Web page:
Serum α-tocopherol has a nonlinear inverse association with periodontitis among US adults

Geng Zong , Ann E. Scott, Helen R. Griffiths, Peter L. Zock , Thomas Dietrich, Rachel S. Newson

Research output: Contribution to journalArticle

Abstract

Background: Previous experimental models suggest that vitamin E may ameliorate periodontitis. However, epidemiologic studies show inconsistent evidence in supporting this plausible association.

Objective: We aimed to investigate the association between serum α-tocopherol (αT) and γ-tocopherol (γT) and periodontitis in a large cross-sectional US population.

Methods: This study included 4708 participants in the 1999–2001 NHANES. Serum tocopherols were measured by HPLC and values were adjusted by total cholesterol (TC). Periodontal status was assessed by mean clinical attachment loss (CAL) and probing pocket depth (PPD). Total periodontitis (TPD) was defined as the sum of mild, moderate, and severe periodontitis. All measurements were performed by NHANES.

Results: Means ± SDs of serum αT:TC ratio from low to high quartiles were 4.0 ± 0.4, 4.8 ± 0.2, 5.7 ± 0.4, and 9.1 ± 2.7 μmol/mmol. In multivariate regression models, αT:TC quartiles were inversely associated with mean CAL (P-trend = 0.06), mean PPD (P-trend < 0.001), and TPD (P-trend < 0.001) overall. Adjusted mean differences (95% CIs) between the first and fourth quartile of αT:TC were 0.12 mm (0.03, 0.20; P-difference = 0.005) for mean CAL and 0.12 mm (0.06, 0.17; P < 0.001) for mean PPD, whereas corresponding OR for TPD was 1.65 (95% CI: 1.26, 2.16; P-difference = 0.001). In a dose-response analysis, a clear inverse association between αT:TC and mean CAL, mean PPD, and TPD was observed among participants with relatively low αT:TC. No differences were seen in participants with higher αT:TC ratios. Participants with γT:TC ratio in the interquartile range showed a significantly lower mean PPD than those in the highest quartile.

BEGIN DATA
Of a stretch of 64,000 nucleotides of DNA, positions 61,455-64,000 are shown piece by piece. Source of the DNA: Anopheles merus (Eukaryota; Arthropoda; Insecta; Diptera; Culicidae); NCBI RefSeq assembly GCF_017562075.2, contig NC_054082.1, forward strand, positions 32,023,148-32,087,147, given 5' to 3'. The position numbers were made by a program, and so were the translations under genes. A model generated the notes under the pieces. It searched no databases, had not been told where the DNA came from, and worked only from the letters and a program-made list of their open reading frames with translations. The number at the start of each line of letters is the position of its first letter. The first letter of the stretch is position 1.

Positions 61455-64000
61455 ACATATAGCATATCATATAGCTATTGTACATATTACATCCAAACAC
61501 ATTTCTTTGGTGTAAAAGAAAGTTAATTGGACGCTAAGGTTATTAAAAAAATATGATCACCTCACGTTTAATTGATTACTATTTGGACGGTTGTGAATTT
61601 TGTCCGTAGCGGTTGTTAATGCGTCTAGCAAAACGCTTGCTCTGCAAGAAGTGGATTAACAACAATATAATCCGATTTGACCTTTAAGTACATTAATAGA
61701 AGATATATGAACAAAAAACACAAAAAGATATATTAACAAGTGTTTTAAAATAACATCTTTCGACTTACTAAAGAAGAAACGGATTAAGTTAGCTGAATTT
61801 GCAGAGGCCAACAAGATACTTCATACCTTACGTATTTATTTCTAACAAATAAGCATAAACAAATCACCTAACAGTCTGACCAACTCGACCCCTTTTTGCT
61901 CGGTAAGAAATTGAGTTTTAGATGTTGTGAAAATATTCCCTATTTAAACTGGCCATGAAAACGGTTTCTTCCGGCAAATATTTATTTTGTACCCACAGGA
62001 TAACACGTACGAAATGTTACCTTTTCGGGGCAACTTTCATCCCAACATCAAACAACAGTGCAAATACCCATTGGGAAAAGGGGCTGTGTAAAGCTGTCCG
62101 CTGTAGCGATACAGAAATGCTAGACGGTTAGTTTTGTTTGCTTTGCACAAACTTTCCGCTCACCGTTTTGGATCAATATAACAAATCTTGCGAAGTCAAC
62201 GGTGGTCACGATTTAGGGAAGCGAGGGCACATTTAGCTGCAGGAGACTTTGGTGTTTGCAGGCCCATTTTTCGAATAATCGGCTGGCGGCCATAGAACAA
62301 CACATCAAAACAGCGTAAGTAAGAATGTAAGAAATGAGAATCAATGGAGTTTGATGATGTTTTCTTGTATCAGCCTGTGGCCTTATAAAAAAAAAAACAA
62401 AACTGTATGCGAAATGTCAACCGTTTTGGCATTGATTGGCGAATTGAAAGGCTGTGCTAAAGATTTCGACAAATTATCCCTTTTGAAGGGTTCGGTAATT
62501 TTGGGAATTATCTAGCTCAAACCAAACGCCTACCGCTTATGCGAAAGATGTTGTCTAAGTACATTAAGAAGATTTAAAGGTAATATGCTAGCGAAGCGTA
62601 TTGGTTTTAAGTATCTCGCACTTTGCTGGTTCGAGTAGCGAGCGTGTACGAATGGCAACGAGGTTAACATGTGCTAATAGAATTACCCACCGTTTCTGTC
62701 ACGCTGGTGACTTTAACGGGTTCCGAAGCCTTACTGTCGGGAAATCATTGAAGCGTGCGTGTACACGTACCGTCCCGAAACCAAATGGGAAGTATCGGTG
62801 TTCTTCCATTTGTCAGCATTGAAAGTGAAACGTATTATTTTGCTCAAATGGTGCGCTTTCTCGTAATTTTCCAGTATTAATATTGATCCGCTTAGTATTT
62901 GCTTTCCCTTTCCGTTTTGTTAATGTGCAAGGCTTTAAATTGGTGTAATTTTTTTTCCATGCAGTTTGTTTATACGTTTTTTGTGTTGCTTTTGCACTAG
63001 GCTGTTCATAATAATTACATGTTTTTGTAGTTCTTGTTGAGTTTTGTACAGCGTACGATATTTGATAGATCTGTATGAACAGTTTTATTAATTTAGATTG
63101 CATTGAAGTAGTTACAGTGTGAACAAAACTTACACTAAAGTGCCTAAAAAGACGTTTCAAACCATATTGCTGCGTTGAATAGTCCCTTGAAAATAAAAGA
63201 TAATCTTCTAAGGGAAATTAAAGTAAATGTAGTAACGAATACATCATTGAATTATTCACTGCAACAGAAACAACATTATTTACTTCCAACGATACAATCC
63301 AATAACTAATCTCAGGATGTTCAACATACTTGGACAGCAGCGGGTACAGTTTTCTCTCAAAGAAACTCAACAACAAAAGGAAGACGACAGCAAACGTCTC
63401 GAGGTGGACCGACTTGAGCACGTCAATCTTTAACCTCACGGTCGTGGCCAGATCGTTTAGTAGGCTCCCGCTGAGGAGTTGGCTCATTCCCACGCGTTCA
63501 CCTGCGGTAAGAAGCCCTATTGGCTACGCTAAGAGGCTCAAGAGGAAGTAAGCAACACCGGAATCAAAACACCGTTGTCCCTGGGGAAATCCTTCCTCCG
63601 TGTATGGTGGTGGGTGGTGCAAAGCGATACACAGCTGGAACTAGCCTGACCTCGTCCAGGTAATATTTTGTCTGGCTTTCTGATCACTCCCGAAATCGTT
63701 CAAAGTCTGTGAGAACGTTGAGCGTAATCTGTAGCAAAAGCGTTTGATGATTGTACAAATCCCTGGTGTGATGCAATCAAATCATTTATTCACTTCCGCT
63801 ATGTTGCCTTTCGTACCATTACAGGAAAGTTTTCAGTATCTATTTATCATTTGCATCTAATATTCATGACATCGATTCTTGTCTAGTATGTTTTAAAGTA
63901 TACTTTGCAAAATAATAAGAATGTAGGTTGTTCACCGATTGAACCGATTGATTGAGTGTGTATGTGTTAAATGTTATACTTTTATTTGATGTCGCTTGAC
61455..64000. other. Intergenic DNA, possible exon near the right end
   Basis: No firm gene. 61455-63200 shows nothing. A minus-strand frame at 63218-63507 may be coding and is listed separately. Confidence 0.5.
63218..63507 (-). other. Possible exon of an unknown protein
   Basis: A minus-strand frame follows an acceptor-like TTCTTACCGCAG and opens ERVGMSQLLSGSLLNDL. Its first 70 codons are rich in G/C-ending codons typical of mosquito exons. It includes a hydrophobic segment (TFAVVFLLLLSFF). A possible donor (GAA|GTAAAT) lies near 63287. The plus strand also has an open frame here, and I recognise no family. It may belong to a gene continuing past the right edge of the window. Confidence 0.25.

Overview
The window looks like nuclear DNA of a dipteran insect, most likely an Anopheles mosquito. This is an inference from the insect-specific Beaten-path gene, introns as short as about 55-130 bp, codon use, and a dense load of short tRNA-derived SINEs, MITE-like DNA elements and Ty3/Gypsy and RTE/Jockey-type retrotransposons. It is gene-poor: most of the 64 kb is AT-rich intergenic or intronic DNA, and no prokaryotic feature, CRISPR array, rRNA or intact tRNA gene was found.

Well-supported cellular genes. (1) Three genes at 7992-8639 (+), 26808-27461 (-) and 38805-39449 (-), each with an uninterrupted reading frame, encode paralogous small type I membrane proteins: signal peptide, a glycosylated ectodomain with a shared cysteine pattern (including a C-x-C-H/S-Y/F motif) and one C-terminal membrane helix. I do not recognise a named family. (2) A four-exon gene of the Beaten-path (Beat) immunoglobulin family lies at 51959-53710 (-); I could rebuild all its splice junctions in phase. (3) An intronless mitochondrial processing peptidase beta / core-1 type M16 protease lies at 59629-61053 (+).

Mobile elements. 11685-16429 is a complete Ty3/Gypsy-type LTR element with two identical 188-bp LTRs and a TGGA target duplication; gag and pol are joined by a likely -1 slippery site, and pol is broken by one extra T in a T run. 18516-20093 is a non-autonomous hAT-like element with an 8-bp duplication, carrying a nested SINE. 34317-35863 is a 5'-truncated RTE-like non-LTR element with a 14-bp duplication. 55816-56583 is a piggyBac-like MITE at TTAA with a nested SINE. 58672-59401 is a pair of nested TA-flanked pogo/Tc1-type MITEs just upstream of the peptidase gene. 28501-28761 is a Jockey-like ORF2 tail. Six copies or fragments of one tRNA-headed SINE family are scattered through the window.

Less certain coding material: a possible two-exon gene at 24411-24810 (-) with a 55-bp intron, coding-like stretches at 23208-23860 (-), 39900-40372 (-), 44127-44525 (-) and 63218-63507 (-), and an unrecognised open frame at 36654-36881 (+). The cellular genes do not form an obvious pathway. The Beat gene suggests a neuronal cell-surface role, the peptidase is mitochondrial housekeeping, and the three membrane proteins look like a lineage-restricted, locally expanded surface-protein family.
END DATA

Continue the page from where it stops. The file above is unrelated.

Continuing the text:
Conclusions: A nonlinear inverse association was observed between serum αT and severity of periodontitis, which was restricted to adults with normal but relatively low αT status. These findings warrant further confirmation in longitudinal or intervention settings.

Original languageEnglish
Pages (from-to)893-899
Number of pages7
JournalJournal of Nutrition
Volume145
Issue number5
Early online date11 Feb 2015
DOIs
Publication statusPublished - 1 May 2015

Fingerprint

Tocopherols
Periodontitis
Cholesterol
Serum
Nutrition Surveys
Vitamin E
Epidemiologic Studies
Theoretical Models
High Pressure Liquid Chromatography

Bibliographical note

Funding: Rheumatoid Arthritis and Periodontal Inflammatory Disease (RAPID) grant 290246, 7th framework program of the European Union.